Your photo is too dark | 5 Quick Tips to address this common problem

I’m sure you have found yourself there, staring at the back of your camera or smart phone, seeing a photo that is much too dark. The sky or the room behind the person looks fabulous, but the person you were hoping to see smiling back at you is virtually indistinguishable.

C’mon, admit it…I’ve seen your Facebook feed. ;)

I’ve done it myself. See?

Example of a poorly exposed photo

This photo is straight out of the camera. Notice the properly exposed background and the poorly exposed subject.

What happened, why, and what you can do to avoid this “photo is too dark”  problem in the future?

What happened?

Your camera has an internal light meter and its job is to adjust all the settings so that detail is preserved in the brightest parts of your photo. This meter will zero in on the brightest spot, and reduce the light across the entire photo to keep that brightest target area from over-exposing.


Have you seen photos where the flash has almost obliterated the subject and it’s mostly white? That is what this internal meter is trying to prevent, but sometimes it ruins photos just as much by going to the opposite extreme.

What can you do to prevent your camera from making a bad decision in your photo? Out think it!

1- Make sure your camera is not photographing the brightest light in the scene. This includes the bright sky, street lights, ceiling lights or even table lamps.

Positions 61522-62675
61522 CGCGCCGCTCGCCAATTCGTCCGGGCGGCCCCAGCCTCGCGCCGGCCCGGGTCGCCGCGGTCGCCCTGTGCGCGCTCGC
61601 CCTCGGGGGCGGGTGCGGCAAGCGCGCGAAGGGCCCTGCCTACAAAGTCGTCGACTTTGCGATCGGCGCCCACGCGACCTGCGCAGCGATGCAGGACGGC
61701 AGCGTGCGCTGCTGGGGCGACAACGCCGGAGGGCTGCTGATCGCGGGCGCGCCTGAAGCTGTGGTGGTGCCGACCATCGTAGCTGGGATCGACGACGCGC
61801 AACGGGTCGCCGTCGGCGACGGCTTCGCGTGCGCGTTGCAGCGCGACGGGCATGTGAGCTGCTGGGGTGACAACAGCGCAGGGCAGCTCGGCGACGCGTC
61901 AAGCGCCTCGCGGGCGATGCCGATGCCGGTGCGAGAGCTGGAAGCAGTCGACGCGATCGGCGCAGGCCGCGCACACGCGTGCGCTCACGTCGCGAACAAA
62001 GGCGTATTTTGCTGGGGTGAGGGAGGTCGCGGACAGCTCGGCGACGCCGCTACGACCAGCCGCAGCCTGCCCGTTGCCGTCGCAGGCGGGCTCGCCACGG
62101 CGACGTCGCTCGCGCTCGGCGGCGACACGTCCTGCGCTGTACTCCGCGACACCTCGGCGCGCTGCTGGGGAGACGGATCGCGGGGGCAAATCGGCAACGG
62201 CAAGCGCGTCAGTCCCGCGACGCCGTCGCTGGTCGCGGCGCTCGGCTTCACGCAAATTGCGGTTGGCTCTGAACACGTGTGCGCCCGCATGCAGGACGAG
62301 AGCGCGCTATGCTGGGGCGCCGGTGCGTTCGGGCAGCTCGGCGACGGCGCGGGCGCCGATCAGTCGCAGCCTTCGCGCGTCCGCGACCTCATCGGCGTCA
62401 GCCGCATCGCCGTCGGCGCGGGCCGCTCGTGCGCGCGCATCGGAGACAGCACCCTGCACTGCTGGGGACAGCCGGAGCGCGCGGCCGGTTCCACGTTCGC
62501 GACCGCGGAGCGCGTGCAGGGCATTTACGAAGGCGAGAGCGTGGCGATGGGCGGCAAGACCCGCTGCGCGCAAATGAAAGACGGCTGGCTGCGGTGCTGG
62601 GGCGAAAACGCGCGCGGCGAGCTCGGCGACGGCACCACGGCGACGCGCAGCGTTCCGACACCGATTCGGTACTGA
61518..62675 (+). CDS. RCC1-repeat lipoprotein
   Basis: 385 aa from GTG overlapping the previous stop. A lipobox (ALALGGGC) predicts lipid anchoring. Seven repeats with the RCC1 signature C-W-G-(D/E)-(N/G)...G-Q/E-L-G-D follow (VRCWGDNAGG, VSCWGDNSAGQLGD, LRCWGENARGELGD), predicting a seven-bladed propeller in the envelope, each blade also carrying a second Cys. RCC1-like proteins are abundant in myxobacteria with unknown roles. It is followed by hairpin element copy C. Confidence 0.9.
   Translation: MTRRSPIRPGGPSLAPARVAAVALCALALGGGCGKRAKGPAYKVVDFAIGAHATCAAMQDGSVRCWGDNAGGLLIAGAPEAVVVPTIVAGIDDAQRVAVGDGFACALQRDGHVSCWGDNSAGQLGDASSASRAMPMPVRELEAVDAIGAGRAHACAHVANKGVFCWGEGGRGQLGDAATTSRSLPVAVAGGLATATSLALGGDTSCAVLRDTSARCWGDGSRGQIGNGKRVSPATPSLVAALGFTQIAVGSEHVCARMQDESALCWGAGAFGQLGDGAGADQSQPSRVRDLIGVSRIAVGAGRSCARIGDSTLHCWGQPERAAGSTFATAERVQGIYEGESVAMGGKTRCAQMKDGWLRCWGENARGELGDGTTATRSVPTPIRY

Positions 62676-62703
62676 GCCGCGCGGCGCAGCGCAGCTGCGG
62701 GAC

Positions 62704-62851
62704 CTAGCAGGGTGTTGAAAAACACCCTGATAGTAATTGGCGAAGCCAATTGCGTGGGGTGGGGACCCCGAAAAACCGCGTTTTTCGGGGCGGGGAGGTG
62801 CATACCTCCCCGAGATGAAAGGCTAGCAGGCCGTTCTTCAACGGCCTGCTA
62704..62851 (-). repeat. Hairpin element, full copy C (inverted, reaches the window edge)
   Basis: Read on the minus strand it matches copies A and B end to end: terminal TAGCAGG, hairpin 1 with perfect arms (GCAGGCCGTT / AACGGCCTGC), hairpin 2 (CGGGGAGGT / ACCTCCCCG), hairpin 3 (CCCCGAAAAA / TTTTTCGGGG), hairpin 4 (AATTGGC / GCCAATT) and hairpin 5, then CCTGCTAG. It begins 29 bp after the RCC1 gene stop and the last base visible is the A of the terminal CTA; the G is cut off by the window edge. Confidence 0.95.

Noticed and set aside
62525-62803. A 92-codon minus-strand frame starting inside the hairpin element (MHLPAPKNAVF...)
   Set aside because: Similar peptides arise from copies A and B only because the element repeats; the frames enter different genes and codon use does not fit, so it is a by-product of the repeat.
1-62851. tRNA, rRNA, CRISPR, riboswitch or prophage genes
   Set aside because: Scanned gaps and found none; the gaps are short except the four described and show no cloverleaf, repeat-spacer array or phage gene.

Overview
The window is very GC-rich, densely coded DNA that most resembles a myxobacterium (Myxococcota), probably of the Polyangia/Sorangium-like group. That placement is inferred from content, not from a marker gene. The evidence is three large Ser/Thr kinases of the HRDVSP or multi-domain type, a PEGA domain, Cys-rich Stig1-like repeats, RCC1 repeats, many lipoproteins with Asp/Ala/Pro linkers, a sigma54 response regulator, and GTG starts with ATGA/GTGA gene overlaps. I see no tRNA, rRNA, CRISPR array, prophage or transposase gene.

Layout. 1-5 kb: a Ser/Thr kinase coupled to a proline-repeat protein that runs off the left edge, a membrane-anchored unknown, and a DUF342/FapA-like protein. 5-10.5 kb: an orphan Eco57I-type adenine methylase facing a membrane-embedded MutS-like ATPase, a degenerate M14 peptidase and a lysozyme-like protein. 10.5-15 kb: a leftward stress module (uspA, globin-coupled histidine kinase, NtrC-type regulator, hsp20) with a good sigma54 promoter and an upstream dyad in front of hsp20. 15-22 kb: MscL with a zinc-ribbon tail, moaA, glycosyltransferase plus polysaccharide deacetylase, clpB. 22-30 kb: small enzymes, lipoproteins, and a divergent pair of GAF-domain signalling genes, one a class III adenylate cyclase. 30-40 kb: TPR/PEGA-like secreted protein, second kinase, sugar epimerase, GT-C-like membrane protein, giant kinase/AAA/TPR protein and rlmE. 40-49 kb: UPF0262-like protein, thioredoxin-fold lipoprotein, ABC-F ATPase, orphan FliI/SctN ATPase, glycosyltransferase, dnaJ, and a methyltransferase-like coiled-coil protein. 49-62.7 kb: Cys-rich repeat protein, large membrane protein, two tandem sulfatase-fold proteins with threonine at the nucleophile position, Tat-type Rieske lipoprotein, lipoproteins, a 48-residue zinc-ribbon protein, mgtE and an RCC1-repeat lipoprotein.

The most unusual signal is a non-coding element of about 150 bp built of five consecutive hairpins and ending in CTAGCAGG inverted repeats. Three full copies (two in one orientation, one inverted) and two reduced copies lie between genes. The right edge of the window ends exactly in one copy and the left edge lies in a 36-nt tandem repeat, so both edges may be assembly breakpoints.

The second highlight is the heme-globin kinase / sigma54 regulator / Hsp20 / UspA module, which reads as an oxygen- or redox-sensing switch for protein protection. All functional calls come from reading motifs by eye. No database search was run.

2- Adjust your angle in relation to your subject. Move to the left, to the right, turn the camera 90 degrees, or even stand on a chair if you need to in order to remove bright points of light from the frame.

3- Get closer. Along with changing your camera’s position in relation to any lights, try moving closer to your subject. Moving closer will reduce the size of the area your camera is trying to meter and will help you to remove unwanted brighter light from the scene.

4- Pull up some solid shade. Solid shade with no spots of sun breaking through can provide some of the best, even light. So take your photo of Aunt Jolene’s visit on your porch with her back to the house wall instead of with her back towards the brightly lit outdoors. Not only will you be able to see her, but the sun hitting the gray cement walkway or driveway will provide an extra kiss of light.

5- Make sure your smartphone camera app has a way to adjust exposure. There are many different camera apps on the market, but the best ones not only have the ability to select a focus point, they also allow you to move an icon around the photo that will adjust the exposure. So, if your people are underexposed, you can essentially tell the app “Ignore the rest of the photo, I want *this* part properly exposed”. It will then brighten the whole photo as much as it can, making sure that what you want to see is more visible.

I’m proud to say that my husband snubbed my disregard for the native camera app on my phone, initially, but now he’s a convert. :) He still doesn’t know how to use my ‘real’ camera, but that’s OK. I’m happy with progress! ;)


~Though there can be other factors in underexposed photos, this post was written with novice photographers in mind who do not know how to manually adjust their camera’s settings. If you have any questions, feel free to post a question below and I will try and answer.~

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